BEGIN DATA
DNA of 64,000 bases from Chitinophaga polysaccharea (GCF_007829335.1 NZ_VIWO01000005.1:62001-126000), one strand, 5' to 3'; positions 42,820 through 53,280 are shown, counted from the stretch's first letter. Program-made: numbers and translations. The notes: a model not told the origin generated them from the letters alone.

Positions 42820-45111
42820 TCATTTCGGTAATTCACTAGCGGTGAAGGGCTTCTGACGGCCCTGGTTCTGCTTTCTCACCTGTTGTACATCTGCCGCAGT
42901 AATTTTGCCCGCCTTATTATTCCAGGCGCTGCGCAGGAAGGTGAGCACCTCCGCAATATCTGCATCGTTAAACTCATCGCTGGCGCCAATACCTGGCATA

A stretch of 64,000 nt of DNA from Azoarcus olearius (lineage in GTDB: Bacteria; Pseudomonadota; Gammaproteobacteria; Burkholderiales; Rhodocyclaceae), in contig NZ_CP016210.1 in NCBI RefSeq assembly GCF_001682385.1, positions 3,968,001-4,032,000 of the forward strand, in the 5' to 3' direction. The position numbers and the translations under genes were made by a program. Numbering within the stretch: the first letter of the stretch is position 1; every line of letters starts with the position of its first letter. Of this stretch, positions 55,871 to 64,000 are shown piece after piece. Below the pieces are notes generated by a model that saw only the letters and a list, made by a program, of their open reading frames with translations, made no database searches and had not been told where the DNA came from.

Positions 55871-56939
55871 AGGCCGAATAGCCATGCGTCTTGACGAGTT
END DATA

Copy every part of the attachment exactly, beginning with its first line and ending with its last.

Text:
DNA of 64,000 bases from Chitinophaga polysaccharea (GCF_007829335.1 NZ_VIWO01000005.1:62001-126000), one strand, 5' to 3'; positions 42,820 through 53,280 are shown, counted from the stretch's first letter. Program-made: numbers and translations. The notes: a model not told the origin generated them from the letters alone.

Positions 42820-45111
42820 TCATTTCGGTAATTCACTAGCGGTGAAGGGCTTCTGACGGCCCTGGTTCTGCTTTCTCACCTGTTGTACATCTGCCGCAGT
42901 AATTTTGCCCGCCTTATTATTCCAGGCGCTGCGCAGGAAGGTGAGCACCTCCGCAATATCTGCATCGTTAAACTCATCGCTGGCGCCAATACCTGGCATA

A stretch of 64,000 nt of DNA from Azoarcus olearius (lineage in GTDB: Bacteria; Pseudomonadota; Gammaproteobacteria; Burkholderiales; Rhodocyclaceae), in contig NZ_CP016210.1 in NCBI RefSeq assembly GCF_001682385.1, positions 3,968,001-4,032,000 of the forward strand, in the 5' to 3' direction. The position numbers and the translations under genes were made by a program. Numbering within the stretch: the first letter of the stretch is position 1; every line of letters starts with the position of its first letter. Of this stretch, positions 55,871 to 64,000 are shown piece after piece. Below the pieces are notes generated by a model that saw only the letters and a list, made by a program, of their open reading frames with translations, made no database searches and had not been told where the DNA came from.

Positions 55871-56939
55871 AGGCCGAATAGCCATGCGTCTTGACGAGTT